Thanks to notoriously curious Benedicte Brun for asking him this simple question of how he does it!



Fun fact: He has aprox. 2000 varieties in his half an acre edible garden, and routinely makes a gimmick of putting hundreds of edible plants in a mixed salad. His record is over 500 different edible perennials in 1 salad, all coming from his garden.
My woman and I have reached a point that somehow seems like a fork in the road. She wants kids now but need to have a clear plan of how to get into a situation that will give us community and permaculture from the get go. I agree with her, but think most of what she brings up as examples of communites smells like rainbows coming out of someones ass.

What to do?
4 months ago
This is seriously great content! 15 hours in (allthough while multitasking) I am very happy I decided to drop the coin for access. I recommend it to anyone that is sitting on the fence.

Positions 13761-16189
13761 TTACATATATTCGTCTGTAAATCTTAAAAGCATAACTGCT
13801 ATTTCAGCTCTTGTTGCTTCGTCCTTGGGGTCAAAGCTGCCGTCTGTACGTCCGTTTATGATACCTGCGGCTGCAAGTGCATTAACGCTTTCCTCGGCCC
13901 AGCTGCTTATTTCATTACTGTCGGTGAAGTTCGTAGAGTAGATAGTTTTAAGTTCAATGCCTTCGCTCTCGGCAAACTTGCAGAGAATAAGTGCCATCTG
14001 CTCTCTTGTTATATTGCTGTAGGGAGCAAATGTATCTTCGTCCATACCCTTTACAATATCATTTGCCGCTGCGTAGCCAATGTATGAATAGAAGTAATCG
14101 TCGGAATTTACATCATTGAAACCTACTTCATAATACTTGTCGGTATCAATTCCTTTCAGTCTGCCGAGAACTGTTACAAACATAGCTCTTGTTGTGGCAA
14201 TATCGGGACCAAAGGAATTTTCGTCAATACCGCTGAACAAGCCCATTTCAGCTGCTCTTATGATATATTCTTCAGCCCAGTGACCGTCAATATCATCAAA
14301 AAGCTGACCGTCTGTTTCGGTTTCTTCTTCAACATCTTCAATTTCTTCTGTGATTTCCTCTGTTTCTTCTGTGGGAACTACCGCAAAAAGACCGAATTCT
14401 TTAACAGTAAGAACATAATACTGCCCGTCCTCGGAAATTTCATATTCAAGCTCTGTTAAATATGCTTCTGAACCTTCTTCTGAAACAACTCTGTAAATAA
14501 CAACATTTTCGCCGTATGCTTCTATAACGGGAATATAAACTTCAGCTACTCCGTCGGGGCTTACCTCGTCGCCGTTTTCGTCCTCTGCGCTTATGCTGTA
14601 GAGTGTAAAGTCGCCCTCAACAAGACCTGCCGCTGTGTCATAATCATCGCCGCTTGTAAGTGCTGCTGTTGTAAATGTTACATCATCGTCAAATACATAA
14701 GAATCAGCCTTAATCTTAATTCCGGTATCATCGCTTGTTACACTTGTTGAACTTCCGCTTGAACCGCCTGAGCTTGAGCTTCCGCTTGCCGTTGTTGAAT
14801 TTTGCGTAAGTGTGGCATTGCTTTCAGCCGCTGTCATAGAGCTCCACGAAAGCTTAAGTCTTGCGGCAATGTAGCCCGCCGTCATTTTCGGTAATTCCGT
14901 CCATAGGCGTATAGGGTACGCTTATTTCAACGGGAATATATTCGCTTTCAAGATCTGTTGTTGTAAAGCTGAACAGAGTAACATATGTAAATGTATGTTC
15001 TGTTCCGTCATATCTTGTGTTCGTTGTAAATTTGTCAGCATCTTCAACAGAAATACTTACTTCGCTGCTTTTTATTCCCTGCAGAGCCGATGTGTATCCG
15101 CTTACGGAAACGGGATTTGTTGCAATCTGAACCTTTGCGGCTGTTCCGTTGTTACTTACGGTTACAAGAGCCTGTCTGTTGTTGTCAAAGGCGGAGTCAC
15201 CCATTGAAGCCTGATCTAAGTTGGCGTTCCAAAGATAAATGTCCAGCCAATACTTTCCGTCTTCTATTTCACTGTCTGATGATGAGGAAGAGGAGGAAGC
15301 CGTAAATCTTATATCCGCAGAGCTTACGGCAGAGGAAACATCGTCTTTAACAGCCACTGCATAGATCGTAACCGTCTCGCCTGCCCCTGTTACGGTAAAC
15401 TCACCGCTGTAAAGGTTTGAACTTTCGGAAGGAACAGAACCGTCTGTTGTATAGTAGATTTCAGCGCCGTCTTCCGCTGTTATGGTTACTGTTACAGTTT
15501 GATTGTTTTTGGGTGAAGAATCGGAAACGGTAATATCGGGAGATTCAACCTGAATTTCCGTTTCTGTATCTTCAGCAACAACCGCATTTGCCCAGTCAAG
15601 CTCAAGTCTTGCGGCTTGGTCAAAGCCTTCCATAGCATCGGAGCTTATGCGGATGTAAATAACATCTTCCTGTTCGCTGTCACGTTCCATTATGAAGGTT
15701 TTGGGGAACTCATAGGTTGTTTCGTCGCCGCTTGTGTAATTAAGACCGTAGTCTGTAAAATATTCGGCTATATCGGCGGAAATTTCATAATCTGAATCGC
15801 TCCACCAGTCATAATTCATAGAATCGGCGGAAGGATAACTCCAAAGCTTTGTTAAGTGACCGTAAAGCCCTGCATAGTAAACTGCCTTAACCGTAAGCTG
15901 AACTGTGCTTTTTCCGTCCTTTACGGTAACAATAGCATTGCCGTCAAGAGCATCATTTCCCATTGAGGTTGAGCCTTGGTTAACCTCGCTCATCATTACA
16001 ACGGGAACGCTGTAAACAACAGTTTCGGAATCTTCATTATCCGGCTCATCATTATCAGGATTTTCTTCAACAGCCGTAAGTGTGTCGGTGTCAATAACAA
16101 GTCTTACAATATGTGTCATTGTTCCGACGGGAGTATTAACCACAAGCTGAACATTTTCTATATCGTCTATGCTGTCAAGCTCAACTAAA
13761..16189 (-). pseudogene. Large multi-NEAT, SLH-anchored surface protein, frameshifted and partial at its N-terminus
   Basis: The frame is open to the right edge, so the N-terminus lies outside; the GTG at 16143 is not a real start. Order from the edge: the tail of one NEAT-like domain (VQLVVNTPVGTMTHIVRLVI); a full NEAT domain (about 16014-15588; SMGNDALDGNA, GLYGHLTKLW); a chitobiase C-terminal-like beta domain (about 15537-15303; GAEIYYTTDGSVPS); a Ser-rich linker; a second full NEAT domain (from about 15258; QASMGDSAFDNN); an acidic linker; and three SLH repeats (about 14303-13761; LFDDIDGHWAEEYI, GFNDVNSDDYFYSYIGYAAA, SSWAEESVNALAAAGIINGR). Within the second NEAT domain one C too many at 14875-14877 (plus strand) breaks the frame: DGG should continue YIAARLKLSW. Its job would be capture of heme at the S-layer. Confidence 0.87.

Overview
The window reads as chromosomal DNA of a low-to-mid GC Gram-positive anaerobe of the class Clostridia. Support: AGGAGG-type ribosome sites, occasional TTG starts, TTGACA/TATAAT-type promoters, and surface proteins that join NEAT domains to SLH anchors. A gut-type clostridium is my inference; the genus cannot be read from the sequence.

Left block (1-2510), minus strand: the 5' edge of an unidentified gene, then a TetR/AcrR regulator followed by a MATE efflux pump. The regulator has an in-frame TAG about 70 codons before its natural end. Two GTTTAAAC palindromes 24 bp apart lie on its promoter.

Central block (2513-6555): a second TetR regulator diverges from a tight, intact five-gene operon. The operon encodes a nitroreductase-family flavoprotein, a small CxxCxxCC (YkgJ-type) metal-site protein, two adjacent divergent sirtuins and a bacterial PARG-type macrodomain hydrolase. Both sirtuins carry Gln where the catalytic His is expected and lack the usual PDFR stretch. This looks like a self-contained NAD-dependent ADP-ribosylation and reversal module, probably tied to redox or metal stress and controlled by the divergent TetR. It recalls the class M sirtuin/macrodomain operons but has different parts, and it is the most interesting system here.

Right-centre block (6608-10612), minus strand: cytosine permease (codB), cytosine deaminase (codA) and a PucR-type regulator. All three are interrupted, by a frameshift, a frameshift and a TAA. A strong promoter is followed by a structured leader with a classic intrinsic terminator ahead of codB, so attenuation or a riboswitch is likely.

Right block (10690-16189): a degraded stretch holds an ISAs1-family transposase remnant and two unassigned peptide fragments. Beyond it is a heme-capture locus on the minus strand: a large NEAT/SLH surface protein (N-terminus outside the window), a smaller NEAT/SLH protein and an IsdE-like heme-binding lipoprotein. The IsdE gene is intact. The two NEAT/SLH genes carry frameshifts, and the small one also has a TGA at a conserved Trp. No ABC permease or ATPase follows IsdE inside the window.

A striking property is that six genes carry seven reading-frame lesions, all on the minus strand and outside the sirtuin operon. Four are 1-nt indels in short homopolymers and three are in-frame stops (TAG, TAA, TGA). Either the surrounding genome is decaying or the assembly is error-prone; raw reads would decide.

One question, though: There are references to the course notes that should be on a private forum on permies. Do we onliner's get access to those notes?
4 months ago
Sorry to bother you with my stupidness.

Keep on with more useful work now, you guys rock!
4 months ago
I tried another browser and it works. I guess it's something on my end, then.
4 months ago
Well, it says so where the imbedded video should have been, in every single thread of those I've tried so far (except for the very first one I tried) both from the PDC and ATC.

For instance here: https://permies.com/t/67300/Day-Session-Instant-View-Wheaton

4 months ago
Hi, I'm having trouble watching the videos. I get the message "Sorry
Because of its privacy settings, this video cannot be played here."

What's wrong?
4 months ago
Hey, I've read the email from Paul and those words make me want do support you. I wish I could afford to go for the 4 DVD set, but I'd have to settle with slightly less. Thanks for your effort, I wish you God speed! Crank it, step on it and bake your cake and eat it too!
7 months ago